Colorado Editorials

The Colorado Springs Gazette: Third cop murder in Colorado means something is wrong

Author: The Colorado Springs Gazette Editorial Board - February 8, 2018 - Updated: February 8, 2018

Gunmen have murdered six cops throughout the U.S. since Dec. 31, including the killing of El Paso County Sheriff’s Deputy Micah Flick in Colorado Springs on Monday.

Something is seriously wrong in Colorado. Three of the country’s past six cop murders have been along the Front Range, in three counties that make up only 0.46 percent of the country’s population.

The men leave behind wives, children, friends and a law enforcement community that has come under siege.

A suspect shot Flick, three other local officers, and a civilian during a vehicle theft investigation. It was three days after officers from Colorado and neighboring states participated in the funeral procession of 31-year-old Adams County Deputy Heath Gumm.

Five-year Deputy Scott Stone, shot in the abdomen Monday, remained in fair and stable condition Tuesday at Memorial Hospital. Shrapnel hit Sgt. Jake Abendschan, a 16-year veteran, whom a hospital released Monday. Also released from that hospital was Colorado Springs police detective Marcus Yanez, who was shot in the groin.

The suspect died at the scene.

We cannot imagine what the families of our law enforcers go through each time a new shift begins, sending loved ones into the country’s most hostile environment for cops this year.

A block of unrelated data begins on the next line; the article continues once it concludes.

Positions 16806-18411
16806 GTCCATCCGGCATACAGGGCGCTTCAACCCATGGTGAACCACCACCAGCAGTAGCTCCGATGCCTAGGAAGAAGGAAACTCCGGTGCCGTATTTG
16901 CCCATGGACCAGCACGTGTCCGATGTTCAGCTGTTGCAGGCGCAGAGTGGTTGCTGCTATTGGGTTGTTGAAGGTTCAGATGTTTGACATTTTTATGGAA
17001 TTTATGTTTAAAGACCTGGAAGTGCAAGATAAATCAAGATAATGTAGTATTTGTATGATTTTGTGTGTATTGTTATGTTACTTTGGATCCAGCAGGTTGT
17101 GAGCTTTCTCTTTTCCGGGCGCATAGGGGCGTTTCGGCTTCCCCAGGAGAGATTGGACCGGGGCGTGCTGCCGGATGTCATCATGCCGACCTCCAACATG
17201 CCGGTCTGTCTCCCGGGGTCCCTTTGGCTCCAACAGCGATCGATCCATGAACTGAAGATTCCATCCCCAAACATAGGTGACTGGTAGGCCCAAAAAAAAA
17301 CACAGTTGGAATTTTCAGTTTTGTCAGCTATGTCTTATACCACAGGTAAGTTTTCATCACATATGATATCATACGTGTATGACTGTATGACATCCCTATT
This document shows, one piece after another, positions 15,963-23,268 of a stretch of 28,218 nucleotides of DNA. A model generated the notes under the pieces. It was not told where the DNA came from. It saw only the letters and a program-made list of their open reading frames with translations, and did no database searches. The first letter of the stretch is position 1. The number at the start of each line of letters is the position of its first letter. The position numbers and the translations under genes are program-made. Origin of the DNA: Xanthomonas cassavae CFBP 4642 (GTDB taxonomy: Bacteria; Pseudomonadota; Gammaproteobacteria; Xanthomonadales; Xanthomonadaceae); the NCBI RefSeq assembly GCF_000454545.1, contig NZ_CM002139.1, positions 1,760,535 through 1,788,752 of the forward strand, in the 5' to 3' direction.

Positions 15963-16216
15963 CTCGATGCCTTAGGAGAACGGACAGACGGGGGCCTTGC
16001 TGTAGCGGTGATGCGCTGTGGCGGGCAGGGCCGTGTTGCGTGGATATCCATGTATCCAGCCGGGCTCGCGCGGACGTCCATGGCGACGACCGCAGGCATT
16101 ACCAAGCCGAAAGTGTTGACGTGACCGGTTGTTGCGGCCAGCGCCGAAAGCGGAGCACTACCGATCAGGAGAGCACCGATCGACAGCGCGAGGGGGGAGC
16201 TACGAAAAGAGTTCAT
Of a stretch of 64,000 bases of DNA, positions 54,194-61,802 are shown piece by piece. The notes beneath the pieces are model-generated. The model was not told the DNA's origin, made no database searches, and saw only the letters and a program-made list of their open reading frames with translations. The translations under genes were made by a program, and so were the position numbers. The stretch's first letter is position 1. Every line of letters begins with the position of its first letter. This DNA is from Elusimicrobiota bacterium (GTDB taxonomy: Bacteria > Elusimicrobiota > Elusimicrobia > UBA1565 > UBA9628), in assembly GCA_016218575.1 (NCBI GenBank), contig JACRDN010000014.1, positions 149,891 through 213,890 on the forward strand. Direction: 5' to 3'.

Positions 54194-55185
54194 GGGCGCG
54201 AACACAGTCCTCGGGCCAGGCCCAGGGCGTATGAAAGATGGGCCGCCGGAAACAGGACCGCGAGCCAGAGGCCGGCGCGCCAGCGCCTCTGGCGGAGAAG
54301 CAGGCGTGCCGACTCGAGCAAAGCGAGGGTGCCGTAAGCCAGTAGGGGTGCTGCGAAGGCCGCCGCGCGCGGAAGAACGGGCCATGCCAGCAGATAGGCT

“With the recent loss of now three deputies and many others injured, there’s no denying the grave impact this sequence of shootings is having on our state,” Gov. John Hickenlooper said Monday.

“We will once more come together to provide sympathy and strength for the deputy’s loved ones and pray for the recovery of those injured; however, we also must come together and say enough is enough.”

El Paso County Sheriff Bill Elder said Monday’ shootings come in the midst of diminishing appreciation for law enforcement.

“This is a tough business,” Elder said. “Unfortunately, in the past few years there has been a lack of respect for the men and women that are there to protect our communities, and frankly it just shocks me, it shocks my staff, it shocks the leadership of public safety throughout the country… It’s got to end.”

It’s got to end, but no one is sure how.

Hickenlooper understands the magnitude of this spate of murders and should call for a special investigation into all associated circumstances.

We need to know what, if anything, these killings have in common. Were drugs and/or alcohol involved? Were guns obtained in violation of state and federal laws? Is mental illness a factor? Why is the state’s violent crime rate rising, creating more risk for law enforcement? We need a comprehensive forensic investigation into everything in the mix. We need information.

Meanwhile, the public cannot do enough to show appreciation and respect for the men and women of law enforcement. In schools and in homes, adults should educate children about the important role of first responders in keeping them safe and free.

When their lives are in danger, Colorado’s first responders never hesitate to put on the badge and answer our calls — while their families sacrifice, worry and wait for another shift to end.

The Colorado Springs Gazette Editorial Board